Here is a link to my Thursday column about Colin Kaepernick. The full text appears below:
How much is Colin Kaepernick worth to the 49ers? In dollars and cents. Hard cash. Or as Charles Dickens used to call money, “the needful.”
We are not talking Kaepernick’s leadership (such as it is) or his grittiness or even his potential. We are not talking vague stuff coaches like to bring up — like he’s a champ in the locker room and he’s a winner. Blah. Blah.
How much is he worth? How much are the 49ers willing to spend on him given his talent, his production, his use to the team?
No sentiment allowed.
Point of fact: Kaepernick has one more year left on his contract, a bargain for the Niners. In 2013-2014 Kaepernick worked for a base salary of less than three-quarters of a million bucks. For you and me, that’s big money. For the quarterback of the 49ers it’s “bupkis,” Yiddish for “absolutely nothing.” The word derives from “beans,” and that’s what the 49ers pay Kaepernick. Beans — kidney, garbanzo, pinto.
Does he go from beans to gold nuggets? Well, not so fast.
Here’s the deal. The 49ers could sign Kaepernick to a contract extension before next season. That would make Kaepernick happy — depending on the numbers. And I — with no stake in the operation, no beans in the pot — say, sure, give him an extension.
Not as much as you’d think.
The Bears recently awarded Jay Cutler more than $120 million for seven years. And before this about-to-be-concluded season, the Ravens gave Joe Flacco about $120 million for six years after he won the Super Bowl — he was the Super Bowl MVP. The Ravens held off on extending Flacco before that and ended up paying through the nose, not that I’ve ever seen anyone pay through the nose or have any idea how you do that.
So, with Kaepernick are we talking something like $20 million a year, or even $15 million?
No. No. No.
You’ve got to be kidding.
Put emotion aside. Think who Kaepernick is and what he’s accomplished. The 49ers dumped Alex Smith and anointed — yes anointed — Kaepernick to win the Super Bowl. Nothing less. They didn’t anoint him to lose the Super Bowl, something he’s already done. And they didn’t anoint him to lose in the NFC championship game. Smith already did that and he came pretty cheap. The 49ers expect Kaepernick to be above the Alex Level and you could argue forcibly he is not. The 49ers inserted Kaepernick into the best team in football as the final ingredient and he did not come through.
For that, a man does not earn $20 million. Or $15 million.
Now, I’m going to use a common sports locution: “If I’m the 49ers, I don’t pay Kaepernick Flacco or Cutler money.”
For starters, I’m not the 49ers. To the best of my knowledge, no person is the 49ers considering they are a team and a corporation. Got that?
Still, if I’m the Niners, I don’t pay Kaepernick Flacco money.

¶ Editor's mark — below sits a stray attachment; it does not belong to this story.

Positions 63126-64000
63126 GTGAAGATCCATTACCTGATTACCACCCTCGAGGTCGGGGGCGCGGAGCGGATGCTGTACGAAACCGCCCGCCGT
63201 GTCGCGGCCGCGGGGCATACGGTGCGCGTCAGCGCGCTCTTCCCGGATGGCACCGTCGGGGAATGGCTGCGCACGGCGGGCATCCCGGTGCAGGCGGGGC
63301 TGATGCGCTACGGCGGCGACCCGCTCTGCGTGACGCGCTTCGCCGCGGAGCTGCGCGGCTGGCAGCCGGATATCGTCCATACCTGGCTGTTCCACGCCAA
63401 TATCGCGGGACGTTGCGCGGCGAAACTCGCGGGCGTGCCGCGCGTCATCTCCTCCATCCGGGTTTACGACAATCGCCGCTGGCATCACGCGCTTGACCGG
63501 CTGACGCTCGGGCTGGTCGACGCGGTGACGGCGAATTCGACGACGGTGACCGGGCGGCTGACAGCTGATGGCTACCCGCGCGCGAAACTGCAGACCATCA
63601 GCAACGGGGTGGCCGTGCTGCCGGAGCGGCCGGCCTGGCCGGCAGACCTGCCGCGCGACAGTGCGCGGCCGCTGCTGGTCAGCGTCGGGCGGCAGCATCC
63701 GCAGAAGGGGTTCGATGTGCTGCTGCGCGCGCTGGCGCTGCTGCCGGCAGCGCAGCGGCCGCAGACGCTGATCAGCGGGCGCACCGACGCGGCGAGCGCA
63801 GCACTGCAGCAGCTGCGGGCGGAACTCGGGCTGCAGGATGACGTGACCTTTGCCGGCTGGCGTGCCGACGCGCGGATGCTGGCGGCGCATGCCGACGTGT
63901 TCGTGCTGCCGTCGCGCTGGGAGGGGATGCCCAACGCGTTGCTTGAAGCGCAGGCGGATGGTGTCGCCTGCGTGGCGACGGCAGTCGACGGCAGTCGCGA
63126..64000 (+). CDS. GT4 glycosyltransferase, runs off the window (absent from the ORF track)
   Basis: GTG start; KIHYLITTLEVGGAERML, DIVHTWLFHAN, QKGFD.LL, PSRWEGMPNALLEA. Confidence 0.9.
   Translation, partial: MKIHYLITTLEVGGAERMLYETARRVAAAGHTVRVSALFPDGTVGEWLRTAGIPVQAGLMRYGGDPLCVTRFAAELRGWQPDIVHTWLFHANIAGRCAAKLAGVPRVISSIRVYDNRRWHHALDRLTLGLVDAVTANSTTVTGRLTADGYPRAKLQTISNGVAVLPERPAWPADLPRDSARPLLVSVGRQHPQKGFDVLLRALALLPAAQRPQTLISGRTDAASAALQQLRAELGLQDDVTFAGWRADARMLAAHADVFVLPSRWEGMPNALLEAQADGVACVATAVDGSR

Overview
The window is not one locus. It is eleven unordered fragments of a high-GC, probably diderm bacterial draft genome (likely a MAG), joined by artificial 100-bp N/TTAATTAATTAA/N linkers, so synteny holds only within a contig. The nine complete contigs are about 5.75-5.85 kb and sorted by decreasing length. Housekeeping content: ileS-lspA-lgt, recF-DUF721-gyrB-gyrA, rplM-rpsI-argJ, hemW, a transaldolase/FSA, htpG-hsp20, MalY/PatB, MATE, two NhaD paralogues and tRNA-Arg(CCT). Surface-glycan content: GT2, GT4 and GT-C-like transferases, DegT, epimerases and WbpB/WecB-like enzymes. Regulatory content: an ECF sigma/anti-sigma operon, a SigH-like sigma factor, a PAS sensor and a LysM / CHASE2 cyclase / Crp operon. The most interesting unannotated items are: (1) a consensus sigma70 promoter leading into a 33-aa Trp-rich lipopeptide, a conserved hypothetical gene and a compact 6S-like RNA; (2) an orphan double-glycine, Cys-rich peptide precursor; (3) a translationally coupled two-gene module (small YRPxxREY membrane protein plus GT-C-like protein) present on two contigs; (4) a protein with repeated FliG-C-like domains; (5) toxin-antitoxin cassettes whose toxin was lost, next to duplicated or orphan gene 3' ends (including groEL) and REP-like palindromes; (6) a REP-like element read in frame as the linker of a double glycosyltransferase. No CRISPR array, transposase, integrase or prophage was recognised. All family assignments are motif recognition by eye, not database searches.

I don’t make him obscenely wealthy because I think one day he just might win a Super Bowl, not sure when. I don’t pay for hypotheticals. I pay for production. And I sure don’t ruin my salary structure for Kaepernick, don’t risk losing in free agency Anquan Boldin, Donte Whitner, Phil Dawson, Tarell Brown and others. I do not degrade my team to make Kaepernick happy. Not that I’ve ever seen him happy. He acts like a man with chronic stomach ache.
The Super Bowl champion Ravens degraded their team — goodbye, Anquan — to satisfy Flacco, and they tanked this season. No thanks.
I’ll tell you something else. If I’m the 49ers, I don’t sign Kaepernick to Flacco money because I (me being the 49ers) don’t ask much from my quarterback — at least not from Kaepernick as he currently exists. Flacco, Cutler, Russell Wilson, Philip Rivers — you name them — are vital to running their teams’ offenses. But the Niners run a glorified college passing game. I’m not the first to say this.
Every Kaepernick read is predetermined — even that last failure of a pass to Michael Crabtree in Seattle. It’s something like, “Colin, just make the throw we tell you to make.” The 49ers do not ask him to read the field. It’s more like they tell him to look at the defense, decide in advance — hope — which receiver will be open and throw that sucker. This is not difficult. This is not Peyton Manning studying the field.
Why should the Niners pay big money for something so remedial? I mean, really.
The 49ers could get someone else to do that. On the cheap.
Question: Why don’t the 49ers let Kaepernick play out his contract year and then slap the franchise tag on him after that?
Answer: They don’t want to franchise him. You can franchise a safety like Dashon Goldson. Safeties are cheap. Quarterbacks are expensive. We’re talking Flacco World.
There has to be another solution. Offer Kaepernick a contract extension — although I’d have no problem making him play out his contract year for bupkis. But OK, offer him an extension for the goodwill of it. Offer $7 million a season, $8 million a season, stuff like that. Modest. Sensible. What he’s worth.
Don’t expect him to take it. Let him play out his contract. If he wins the Super Bowl, give him the big bump he wants. If he doesn’t win the Super Bowl and wants more than you think he’s worth, let him walk.
If I’m the Niners, that’s what I do. I’m bigger than Colin Kaepernick, the almost winner. I’m the Niners.
For more on the world of sports in general and the Bay Area in particular, go to the Cohn Zohn at cohn.blogs.pressdemocrat.com. You can reach Staff Columnist Lowell Cohn at firstname.lastname@example.org.